- Intent: At some point during the relationship-building phase, you’ll have some offer that you’ll want to pitch to your list, such as this new online course you’ve developed. During the lead-up to the pitch, you’ll begin to introduce them to your online course offer. If they have become convinced that you can help them solve their problem, they’ll be ready to buy.
- Purchase: Once you convince them to pull out their credit card to buy your course, they move from prospect to customer. Your goal at this point is to deliver a quality learning experience and deliver on the transformation you promised in your sales pitch.
- Loyalty: Once your new customer consumes your course, the sales funnel doesn’t end. Your job is to keep them engaged and make follow-up offers in order to turn them into loyal, repeat customers.
Why is it called a “funnel”? Because if you picture a funnel, the top end is much wider than the bottom end and many more people enter to top of the funnel (prospects) than come out of the bottom of the funnel as paying customers.
So, what does all of this mean in practical terms as it relates to selling seats in your newly created online course?
Let’s say that you plan to launch your course twice a year moving forward. It’s now January and your next launch is in June. What do you have to do to get a decent number of people to attend your June course?
First of all, you need a well-functioning system for generating new leads (prospects entering the top of the funnel). So, if your primary methods for generating new leads are through your blog posts and social media content, you need to be putting out a lot of good content, with links to your website, in January and February.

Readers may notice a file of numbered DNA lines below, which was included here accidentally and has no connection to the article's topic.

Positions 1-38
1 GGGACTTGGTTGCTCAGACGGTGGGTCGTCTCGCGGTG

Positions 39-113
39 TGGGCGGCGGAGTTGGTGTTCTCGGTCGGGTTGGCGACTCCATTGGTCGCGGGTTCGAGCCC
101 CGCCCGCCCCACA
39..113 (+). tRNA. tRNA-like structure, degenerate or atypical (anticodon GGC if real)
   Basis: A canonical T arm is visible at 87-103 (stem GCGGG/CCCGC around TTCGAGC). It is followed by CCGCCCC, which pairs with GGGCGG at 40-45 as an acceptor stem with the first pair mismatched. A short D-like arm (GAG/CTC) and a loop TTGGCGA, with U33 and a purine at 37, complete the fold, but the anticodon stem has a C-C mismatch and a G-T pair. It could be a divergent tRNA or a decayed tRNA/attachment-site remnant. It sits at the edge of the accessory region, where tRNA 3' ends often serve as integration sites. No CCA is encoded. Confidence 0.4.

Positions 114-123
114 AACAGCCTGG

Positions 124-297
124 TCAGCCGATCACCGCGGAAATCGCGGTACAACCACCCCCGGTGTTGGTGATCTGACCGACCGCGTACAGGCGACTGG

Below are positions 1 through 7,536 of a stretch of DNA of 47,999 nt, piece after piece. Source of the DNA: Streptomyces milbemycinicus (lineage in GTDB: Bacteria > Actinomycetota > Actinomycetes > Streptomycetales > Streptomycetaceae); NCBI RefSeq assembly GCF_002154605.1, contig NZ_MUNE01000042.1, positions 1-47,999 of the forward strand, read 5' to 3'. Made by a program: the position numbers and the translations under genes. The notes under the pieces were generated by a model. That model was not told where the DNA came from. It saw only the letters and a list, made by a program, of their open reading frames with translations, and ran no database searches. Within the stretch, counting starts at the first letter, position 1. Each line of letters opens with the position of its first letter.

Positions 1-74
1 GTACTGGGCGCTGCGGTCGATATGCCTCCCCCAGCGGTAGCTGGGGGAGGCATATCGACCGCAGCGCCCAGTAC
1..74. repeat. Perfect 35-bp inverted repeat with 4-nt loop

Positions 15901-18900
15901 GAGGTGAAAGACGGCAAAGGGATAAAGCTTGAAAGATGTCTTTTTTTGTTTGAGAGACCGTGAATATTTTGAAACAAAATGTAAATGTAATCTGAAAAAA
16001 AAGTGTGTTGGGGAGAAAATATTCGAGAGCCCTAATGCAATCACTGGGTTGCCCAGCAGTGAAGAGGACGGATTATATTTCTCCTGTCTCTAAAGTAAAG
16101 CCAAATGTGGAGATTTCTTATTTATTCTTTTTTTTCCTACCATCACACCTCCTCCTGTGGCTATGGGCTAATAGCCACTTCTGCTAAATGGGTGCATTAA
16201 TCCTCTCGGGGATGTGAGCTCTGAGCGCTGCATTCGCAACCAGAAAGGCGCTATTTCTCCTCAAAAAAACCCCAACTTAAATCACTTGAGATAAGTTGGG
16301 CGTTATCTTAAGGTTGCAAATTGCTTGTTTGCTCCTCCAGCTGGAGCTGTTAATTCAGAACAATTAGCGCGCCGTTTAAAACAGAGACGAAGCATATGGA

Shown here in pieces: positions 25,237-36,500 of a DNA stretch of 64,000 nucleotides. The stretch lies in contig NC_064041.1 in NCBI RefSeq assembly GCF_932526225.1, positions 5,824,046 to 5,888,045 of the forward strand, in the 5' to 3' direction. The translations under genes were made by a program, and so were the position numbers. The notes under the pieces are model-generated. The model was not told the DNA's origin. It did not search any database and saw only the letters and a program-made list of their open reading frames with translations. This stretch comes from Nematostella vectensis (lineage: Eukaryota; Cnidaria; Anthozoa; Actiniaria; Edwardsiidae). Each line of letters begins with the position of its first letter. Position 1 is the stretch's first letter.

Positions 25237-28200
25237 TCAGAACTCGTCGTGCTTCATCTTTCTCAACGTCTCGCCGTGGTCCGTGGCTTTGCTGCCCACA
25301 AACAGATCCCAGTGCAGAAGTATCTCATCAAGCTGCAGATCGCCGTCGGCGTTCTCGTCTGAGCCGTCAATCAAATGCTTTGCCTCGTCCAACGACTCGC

You also need to have your lead generation system (lead magnet, automated welcome sequence, etc.) set up and working so that, when these new leads land on your website, some percentage of them will opt-in to receive your lead magnet, which lands them on your mailing list.
Now that you have some new prospects on your list, you have a few months to build your relationship with them by sending consistent nurture emails and giving them even more valuable free content.
If all goes well, by the time you start your email sales sequence for the June launch of your new course, enough people have grown to trust you and are intrigued enough by the topic of your course to sign up.
As you can see, a well-designed funnel takes a lot of work to set up and maintain, but it’s absolutely essential to your online course success.
Too many entrepreneurs think that they can just create a course and post it on their website or some other platform and the buyers will just automatically show up. That would be lovely, but it’s not how things work in the real world. A successful online course launch starts many months before the launch itself.
Help Your Students Achieve Their Desired Results
Once you have students enrolled in your course, you’ll need to do everything you possibly can to ensure they are successful and achieve the transformation they desire. This helps your students change their lives for the better, and it also benefits your own online course business.
That’s because students who have a positive experience with your course are more likely to purchase additional courses from you in the future, and to recommend your courses to others.